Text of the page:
Unfortunately, Kate faded from me on Sunday, 14 September. I cried steady, silent tears, sitting with my back against the tub. I was a heartbroken mother whose daughter had been taken in the night. I hadn’t protected her, hadn’t known how. I did the only thing I could: I crawled back into bed and prayed. At first, I heard nothing, but the tender presence of the Holy Spirit comforted my heart. Then I had a powerful, inexplicable urge to look up Isaiah 49:16, a verse I did not already know. Bewildered, I opened my Bible and read: “See, I have written your name on the palms of my hands…” My name. Kate’s name. The tears came again, but this time for an entirely different reason. The verse reminded me that I am so precious to God that when he looks down at his palms—or, perhaps, Jesus’s—he sees my name. And in a small way, I had the same thing going with my Kate. The veins in my right wrist, I had noticed as a child, form an unmistakable K. After that night, it became a sweet reminder. Kate was gone, but her name was written on my palm, so to speak, and God makes all things new. God restores.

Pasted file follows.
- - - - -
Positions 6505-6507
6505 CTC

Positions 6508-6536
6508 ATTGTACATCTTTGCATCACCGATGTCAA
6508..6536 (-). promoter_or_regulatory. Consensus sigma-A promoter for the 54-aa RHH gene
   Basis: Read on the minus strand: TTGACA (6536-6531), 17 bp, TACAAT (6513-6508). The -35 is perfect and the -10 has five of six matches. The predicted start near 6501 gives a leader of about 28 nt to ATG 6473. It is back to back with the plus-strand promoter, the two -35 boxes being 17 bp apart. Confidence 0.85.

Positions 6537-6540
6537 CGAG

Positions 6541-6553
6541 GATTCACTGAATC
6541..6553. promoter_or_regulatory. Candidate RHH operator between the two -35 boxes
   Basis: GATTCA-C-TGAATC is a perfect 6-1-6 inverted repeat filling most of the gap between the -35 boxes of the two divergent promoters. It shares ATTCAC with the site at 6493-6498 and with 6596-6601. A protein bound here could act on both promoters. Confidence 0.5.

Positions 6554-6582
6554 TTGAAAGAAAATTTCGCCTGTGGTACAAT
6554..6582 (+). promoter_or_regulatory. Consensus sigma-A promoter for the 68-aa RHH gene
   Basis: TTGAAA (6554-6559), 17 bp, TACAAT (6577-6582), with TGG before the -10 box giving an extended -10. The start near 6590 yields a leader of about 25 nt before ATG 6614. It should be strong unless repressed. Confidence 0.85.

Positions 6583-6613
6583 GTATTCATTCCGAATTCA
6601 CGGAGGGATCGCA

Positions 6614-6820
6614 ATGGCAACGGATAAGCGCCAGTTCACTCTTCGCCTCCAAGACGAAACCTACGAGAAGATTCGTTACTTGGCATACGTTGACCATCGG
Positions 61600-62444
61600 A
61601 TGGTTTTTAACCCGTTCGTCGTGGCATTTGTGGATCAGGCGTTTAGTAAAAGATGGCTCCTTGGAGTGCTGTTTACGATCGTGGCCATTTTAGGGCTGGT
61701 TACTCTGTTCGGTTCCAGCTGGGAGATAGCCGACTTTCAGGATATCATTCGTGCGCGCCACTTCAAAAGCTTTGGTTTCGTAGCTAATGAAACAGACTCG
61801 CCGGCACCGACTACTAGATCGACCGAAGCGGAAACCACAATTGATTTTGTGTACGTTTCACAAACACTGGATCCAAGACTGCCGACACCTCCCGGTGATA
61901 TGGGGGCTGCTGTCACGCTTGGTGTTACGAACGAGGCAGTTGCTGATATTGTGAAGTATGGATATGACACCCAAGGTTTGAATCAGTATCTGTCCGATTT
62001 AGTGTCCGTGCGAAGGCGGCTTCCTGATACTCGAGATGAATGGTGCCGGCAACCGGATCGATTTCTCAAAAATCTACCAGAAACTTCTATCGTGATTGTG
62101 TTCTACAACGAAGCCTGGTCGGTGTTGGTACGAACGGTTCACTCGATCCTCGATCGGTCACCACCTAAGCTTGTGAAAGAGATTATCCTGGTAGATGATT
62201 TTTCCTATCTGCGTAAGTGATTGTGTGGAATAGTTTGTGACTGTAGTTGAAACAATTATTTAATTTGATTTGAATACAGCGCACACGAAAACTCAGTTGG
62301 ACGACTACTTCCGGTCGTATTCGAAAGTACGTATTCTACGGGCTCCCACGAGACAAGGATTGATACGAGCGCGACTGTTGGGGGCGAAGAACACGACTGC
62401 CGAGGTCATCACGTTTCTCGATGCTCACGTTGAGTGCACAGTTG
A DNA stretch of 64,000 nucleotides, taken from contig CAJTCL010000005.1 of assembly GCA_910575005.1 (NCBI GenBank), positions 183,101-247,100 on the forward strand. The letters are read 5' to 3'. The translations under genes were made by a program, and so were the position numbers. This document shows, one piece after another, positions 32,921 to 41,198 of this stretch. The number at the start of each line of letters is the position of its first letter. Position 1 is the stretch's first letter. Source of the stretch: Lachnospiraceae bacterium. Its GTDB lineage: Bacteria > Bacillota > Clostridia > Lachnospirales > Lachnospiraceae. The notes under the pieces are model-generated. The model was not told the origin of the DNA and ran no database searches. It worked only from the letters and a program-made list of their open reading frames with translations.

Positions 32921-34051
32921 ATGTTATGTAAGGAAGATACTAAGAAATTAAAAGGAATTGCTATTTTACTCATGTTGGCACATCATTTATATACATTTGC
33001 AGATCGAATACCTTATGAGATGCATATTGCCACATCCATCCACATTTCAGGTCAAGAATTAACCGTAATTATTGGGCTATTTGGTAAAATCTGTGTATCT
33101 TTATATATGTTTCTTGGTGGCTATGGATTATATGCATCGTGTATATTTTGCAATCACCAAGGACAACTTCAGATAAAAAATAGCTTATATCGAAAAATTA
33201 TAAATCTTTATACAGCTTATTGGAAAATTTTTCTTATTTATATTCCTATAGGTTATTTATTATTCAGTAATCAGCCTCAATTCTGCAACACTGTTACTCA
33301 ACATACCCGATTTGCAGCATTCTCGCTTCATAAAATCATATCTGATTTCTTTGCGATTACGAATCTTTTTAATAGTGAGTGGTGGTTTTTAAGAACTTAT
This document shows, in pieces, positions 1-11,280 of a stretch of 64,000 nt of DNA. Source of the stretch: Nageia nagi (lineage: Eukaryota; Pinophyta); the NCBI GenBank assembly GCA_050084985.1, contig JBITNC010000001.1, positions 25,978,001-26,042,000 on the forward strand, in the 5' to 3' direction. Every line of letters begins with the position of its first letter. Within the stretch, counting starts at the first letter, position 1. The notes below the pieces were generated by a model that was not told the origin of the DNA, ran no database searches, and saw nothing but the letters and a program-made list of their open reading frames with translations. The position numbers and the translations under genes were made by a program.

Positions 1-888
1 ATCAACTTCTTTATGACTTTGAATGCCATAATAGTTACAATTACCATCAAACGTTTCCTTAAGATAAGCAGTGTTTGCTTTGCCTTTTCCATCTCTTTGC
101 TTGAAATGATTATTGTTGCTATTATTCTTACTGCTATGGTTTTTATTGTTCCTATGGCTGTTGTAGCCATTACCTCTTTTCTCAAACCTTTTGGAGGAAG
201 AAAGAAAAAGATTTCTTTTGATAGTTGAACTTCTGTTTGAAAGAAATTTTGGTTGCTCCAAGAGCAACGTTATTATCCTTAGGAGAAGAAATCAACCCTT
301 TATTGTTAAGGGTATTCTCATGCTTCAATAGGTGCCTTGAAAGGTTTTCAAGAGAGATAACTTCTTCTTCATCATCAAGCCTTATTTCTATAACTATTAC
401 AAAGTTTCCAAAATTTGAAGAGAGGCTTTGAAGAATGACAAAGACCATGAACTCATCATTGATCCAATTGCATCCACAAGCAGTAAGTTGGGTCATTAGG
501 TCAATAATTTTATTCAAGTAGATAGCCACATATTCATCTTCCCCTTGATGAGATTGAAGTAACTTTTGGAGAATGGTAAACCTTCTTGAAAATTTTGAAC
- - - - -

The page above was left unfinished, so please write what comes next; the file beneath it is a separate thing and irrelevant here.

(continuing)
Over time, he has restored my heart. Time, I believe, numbs pain, helps a wound scar over maybe, but God actually heals. Certainly, sadness hits me unexpectedly sometimes, or with unexpected force: it was the saddest and most unfair day of my life, being at once Mother and Not-mother. But God has guided me through the process of letting my daughter stay with him, of not begrudging the laws of nature that sent her his way. For too long, I carried her as a millstone around my neck. I feared that not thinking about her might mean she never existed. As her mother, it seemed to fall on my shoulders to acknowledge her fleeting presence. But God has taken my heart from that prison of grief into a position of grace. I do think about her occasionally, but in a peaceful, heavenly way. I imagine her spinning giddily in a white cotton dress in a field of lavender, so drunk with joy she dissolves into giggles. I imagine her sitting on Jesus’s lap, enamored with him, asking him questions with the ethereal wisdom that a heaven-born child must possess. I imagine her smiling when she sees me, if you do that sort of thing in heaven.